My brother Yossi was a good student in his yeshivah, outgoing, well-liked and always surrounded by friends. It was obvious that he would need a girl who was on the same wavelength, upbeat and with the same goals in life. When the time came for shidduchim, my parents did many hours of research looking into a lovely girl from out of town named Leah. Everything sounded fine, but they weren’t entirely sure because they didn’t know any of the people they had spoken to personally. My parents urged Yossi to give it a try. It turned out to be a disaster. The shadchan had been completely off the mark. Yossi and Leah had nothing in common. Nonetheless, Yossi was upbeat, insisting that everything comes from Hashem. He went back to yeshivah and was ready to move on with the next shidduch prospect. A few weeks later Leah’s father called our father on the telephone. “My daughter Leah had an idea,” he said. “She thinks your son Yossi would be a perfect match for her friend Yaffa, one of her coworkers. She’s very excited about it.” But Yossi was uninterested. What did Leah know about him? All she had was one awkward date by which to judge. Yossi had no desire to travel all the way back to the Midwest based on the opinion of a virtual stranger. At that point I offered to do a little more detective work. “You never know, Yossi,” I said. “I’ll let you know what I dig up.” He shrugged his shoulders. “All right,” he agreed, “but I wouldn’t hold my breath. That girl has no idea what I’m looking for.” I spent the next several days making phone calls, giving my brother time to reflect on his stubbornness.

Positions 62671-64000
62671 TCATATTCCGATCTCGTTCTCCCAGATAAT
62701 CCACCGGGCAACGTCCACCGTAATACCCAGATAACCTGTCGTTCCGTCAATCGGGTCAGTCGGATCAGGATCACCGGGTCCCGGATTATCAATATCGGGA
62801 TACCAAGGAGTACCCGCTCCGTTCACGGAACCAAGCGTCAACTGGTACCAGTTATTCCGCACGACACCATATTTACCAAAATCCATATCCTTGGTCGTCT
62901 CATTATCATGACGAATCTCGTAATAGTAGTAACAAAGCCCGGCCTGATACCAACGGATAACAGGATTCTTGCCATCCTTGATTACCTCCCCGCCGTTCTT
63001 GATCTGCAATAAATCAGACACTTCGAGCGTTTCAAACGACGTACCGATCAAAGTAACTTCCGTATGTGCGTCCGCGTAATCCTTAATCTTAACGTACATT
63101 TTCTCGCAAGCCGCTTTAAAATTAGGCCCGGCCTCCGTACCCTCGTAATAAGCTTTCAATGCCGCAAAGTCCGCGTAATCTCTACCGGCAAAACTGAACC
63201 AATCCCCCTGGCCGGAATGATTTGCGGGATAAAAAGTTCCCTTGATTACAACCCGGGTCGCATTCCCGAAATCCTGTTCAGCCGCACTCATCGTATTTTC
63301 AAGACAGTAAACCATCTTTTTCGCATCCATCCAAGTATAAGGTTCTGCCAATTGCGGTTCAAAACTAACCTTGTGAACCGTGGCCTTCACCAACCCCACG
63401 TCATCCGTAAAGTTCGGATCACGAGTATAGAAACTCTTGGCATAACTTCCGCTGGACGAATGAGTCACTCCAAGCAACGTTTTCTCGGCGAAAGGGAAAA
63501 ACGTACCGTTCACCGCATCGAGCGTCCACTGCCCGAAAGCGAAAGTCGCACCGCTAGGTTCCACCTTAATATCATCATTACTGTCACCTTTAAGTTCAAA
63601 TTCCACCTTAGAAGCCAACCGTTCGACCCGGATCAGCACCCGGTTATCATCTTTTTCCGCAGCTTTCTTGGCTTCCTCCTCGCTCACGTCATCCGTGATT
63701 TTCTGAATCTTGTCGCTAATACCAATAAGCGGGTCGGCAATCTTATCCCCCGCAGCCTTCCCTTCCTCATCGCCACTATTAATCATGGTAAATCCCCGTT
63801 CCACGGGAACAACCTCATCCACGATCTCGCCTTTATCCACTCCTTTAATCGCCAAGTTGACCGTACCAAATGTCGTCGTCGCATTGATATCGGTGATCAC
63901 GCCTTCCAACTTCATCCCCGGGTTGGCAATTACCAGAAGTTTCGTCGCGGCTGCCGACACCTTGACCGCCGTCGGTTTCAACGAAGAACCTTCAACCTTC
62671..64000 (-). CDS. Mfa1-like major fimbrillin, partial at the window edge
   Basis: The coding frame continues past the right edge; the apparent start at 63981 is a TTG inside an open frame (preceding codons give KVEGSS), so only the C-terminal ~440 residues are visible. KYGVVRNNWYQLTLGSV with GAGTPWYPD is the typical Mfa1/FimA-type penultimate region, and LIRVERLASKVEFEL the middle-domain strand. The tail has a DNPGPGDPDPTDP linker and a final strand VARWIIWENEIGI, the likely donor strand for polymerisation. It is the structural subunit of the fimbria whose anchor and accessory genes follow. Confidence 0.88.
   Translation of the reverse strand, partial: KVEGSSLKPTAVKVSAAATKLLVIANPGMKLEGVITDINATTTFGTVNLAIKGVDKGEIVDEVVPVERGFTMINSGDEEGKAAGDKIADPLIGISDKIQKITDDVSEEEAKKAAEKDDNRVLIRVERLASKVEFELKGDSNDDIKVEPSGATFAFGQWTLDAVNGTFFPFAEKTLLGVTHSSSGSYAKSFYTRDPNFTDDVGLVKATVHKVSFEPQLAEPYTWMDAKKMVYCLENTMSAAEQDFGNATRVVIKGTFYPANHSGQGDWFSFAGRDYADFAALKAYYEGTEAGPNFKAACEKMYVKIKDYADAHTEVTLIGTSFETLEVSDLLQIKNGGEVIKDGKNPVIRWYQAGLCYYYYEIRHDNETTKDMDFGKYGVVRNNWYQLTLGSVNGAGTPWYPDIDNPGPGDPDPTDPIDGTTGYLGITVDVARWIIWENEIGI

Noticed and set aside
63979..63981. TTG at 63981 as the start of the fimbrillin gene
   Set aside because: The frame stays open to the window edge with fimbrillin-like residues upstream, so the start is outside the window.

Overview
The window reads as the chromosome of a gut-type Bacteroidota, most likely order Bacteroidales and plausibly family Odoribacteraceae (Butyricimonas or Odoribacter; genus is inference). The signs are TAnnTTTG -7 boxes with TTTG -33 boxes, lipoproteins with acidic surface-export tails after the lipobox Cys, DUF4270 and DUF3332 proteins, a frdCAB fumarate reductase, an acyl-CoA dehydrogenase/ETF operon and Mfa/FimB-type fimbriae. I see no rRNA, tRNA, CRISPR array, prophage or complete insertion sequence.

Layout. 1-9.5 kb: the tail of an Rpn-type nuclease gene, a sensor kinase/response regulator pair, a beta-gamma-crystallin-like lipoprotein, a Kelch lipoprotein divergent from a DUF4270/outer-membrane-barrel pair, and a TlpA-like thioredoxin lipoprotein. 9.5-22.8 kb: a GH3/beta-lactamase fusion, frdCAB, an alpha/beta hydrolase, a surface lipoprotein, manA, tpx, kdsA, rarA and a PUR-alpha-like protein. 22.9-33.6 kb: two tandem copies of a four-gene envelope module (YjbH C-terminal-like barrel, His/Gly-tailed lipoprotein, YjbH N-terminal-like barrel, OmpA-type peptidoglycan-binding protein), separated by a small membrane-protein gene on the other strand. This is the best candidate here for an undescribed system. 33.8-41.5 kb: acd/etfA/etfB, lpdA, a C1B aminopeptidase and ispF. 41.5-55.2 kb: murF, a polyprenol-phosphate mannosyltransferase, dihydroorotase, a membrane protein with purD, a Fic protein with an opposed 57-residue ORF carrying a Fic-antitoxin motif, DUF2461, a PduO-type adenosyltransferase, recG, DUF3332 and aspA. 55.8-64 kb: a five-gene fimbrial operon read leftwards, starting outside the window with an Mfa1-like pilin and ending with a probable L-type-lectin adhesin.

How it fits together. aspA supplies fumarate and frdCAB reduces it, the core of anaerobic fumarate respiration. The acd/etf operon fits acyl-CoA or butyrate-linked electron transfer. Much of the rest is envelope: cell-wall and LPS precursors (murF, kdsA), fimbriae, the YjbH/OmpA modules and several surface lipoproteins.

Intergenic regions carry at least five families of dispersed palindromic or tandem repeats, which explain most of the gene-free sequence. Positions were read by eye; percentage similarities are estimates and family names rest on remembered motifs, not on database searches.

Everything I heard about Yaffa sounded great. Then I called him back and said, “Yossi, if this girl isn’t for you, then I don’t know who is.” He agreed to go out at least once, with the proviso that if things were going well she’d also have to make a few trips to New York. After the idea was given the green light, Leah’s father offered to be the shadchan. “Yaffa’s parents know me, and they’d like me to be the go-between,” he explained to my father. Yossi thought it was strange. “How can he be my shadchan?” he asked, scandalized. “I just rejected his daughter, for goodness’ sake.” My father, however, saw it differently. He couldn’t get over the fact that this man’s daughter, whom his son had just announced he was uninterested in marrying, had been so kind as to think of someone else for him. “To me, that’s real self-sacrifice to put his own feelings aside and step up to the plate for someone else,” he said. “I can’t just tell him to stay out of it.” By that time Yossi was rapidly losing patience—and interest—in this latest prospect. In the end it was decided that the shadchan who suggested Leah would serve as the go-between for Leah’s father and our own father. It wasn’t ideal, but it would work. Yaffa and Yossi hit it off immediately. They enjoyed each other’s company and had lots of things in common. The shidduch was definitely going in the right direction.